Archived 2014 discussion: Northern Brown Kiwi (Apteryx mantelli) is being split: list both A. mantelli and A. rowi as Endangered?

This is part of a consultation on the Red List implications of extensive changes to BirdLife’s taxonomy for non-passerines

Lynx Edicions and BirdLife International will soon publish the HBW-BirdLife Illustrated Checklist of the Birds of the World, building off the Handbook of the Birds of the World series, and BirdLife’s annually updated taxonomic checklist.

The new Checklist will be based on the application of criteria for recognising species limits described by Tobias et al. (2010). Full details of the specific scores and the basis of these for each new taxonomic revision will be provided in the Checklist.

Following publication, an open and transparent mechanism will be established to allow people to comment on the taxonomic revisions or suggest new ones, and provide new information of relevance in order to inform regular updates. We are also actively seeking input via a discussion topic here regarding some potential taxonomic revisions that currently lack sufficient information.

The new Checklist will form the taxonomic basis of BirdLife’s assessments of the status of the world’s birds for the IUCN Red List. The taxonomic changes that will appear in volume 1 of the checklist (for non-passerines) will begin to be incorporated into the 2014 Red List update, with the remainder, and those for passerines (which will appear in volume 2 of the checklist), to be incorporated into subsequent Red List updates.

Preliminary Red List assessments have been carried out for the newly split or lumped taxa. We are now requesting comments and feedback on these preliminary assessments.

Northern Brown Kiwi Apteryx mantelli is being split into A. mantelli and A. rowi, following the application of criteria set out by Tobias et al. (2010).

Prior to this taxonomic change, A. mantelli (BirdLife species factsheet) was listed as Endangered under criteria A2bce+3bce+4bce because, although mainland populations of this species were thought to be in extremely rapid decline (at least 80% over 26 years [estimate of three generations]), based on annual survey results and the known impacts of threats, the overall rate of population decline was thought to be very rapid (50-79% over 26 years) owing to the stability of island populations and intensive predator control in some mainland populations.

A. rowi is known only from Okarito Forest, on the west coast of South Island, New Zealand, where it is restricted to c.10,000 ha of coastal podocarp-hardwood forest between the Okarito River to the north and Waiho River to the south (Tennyson et al. 2003). The species’s pre-human range is not known. It is suggested that it be listed as Endangered under criterion D, on the basis that it has an extremely small population, probably including fewer than 250 mature individuals, as it has been estimated that there are 150-200 individuals (Tennyson et al. 2003) and more recently 300 individuals (Holzapfel et al. 2008), and the population is thought to be increasing (Miskelly et al. 2008, who, along with Hitchmough et al. 2007, list the taxon as Critical at the national level under modified criteria).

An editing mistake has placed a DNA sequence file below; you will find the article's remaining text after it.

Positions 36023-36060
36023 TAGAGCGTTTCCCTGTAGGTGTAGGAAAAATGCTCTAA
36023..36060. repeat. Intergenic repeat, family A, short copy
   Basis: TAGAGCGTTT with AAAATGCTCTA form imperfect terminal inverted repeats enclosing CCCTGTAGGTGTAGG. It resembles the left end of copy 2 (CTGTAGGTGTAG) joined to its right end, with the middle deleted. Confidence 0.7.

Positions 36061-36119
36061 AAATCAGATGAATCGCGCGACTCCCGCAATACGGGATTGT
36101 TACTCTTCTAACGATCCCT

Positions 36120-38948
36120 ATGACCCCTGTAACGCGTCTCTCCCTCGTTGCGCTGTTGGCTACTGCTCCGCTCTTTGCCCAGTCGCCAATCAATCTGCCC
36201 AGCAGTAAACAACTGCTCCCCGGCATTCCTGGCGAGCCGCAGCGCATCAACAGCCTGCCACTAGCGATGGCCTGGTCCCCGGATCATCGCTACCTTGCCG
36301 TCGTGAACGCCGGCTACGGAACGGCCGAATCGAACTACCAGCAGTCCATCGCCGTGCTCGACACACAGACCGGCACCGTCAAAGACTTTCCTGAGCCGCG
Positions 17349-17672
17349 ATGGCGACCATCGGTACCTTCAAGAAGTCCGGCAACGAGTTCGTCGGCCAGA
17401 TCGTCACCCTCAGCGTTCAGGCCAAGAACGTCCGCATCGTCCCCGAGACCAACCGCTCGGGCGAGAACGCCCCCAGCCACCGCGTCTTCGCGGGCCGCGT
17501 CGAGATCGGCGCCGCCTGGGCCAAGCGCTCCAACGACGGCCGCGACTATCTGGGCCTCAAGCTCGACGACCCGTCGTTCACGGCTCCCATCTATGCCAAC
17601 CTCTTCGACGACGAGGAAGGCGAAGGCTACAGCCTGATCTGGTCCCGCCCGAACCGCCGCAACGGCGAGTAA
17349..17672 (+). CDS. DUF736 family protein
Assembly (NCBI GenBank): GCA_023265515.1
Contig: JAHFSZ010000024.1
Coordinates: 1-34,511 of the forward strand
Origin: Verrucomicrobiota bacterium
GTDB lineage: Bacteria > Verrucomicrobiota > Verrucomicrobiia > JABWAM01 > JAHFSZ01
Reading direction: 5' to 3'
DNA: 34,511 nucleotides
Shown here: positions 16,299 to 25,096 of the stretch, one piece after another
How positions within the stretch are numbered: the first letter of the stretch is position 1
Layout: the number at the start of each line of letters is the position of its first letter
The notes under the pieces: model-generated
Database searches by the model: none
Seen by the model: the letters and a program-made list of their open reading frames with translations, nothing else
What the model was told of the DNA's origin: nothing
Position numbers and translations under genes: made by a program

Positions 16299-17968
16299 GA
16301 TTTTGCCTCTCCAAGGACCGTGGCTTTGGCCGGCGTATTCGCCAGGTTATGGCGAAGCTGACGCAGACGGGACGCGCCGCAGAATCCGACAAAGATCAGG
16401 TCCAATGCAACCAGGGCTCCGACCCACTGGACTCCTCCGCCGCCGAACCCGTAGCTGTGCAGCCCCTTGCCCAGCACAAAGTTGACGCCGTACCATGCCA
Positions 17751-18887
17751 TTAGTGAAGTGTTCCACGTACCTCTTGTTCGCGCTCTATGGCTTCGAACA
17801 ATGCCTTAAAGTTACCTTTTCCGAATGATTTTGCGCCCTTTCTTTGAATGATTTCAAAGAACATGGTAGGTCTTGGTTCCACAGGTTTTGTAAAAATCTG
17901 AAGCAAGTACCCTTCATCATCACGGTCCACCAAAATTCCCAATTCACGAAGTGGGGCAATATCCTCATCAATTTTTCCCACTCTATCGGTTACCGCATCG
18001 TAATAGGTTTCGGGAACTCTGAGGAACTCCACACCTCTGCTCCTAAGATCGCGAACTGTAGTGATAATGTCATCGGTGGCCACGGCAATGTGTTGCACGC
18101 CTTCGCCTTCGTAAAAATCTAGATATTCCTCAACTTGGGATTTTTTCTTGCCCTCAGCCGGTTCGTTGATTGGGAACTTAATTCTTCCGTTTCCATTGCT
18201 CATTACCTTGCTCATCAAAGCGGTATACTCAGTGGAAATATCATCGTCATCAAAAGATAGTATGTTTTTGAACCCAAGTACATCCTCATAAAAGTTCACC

A. mantelli (as defined following the taxonomic change) exists in fragmented and isolated populations on North Island and adjacent islands, New Zealand. It favours dense, subtropical and temperate forests, but also occurs in shrublands, scrub, regenerating forest, exotic pine plantations and pasture (Marchant and Higgins 1990). It is suggested that this species be listed as Endangered on the same basis as the listing of the pre-split species, that is under criteria A2bce+3bce+4bce, because mainland populations of this species may be decreasing extremely rapidly, based on annual declines, predation and loss of habitat. However, owing to the stability of island populations, and intensive predator control in some mainland populations, the overall decline is likely to be slower, but still very rapid (50-79% over 26 years).

Comments on these suggested categories and further information would be welcomed.

References:

Hitchmough, R., Bull, L. and Cromarty, P. (2007) New Zealand Threat Classification System lists 2005. Wellington, New Zealand: Science & Technical Publishing, Department of Conservation.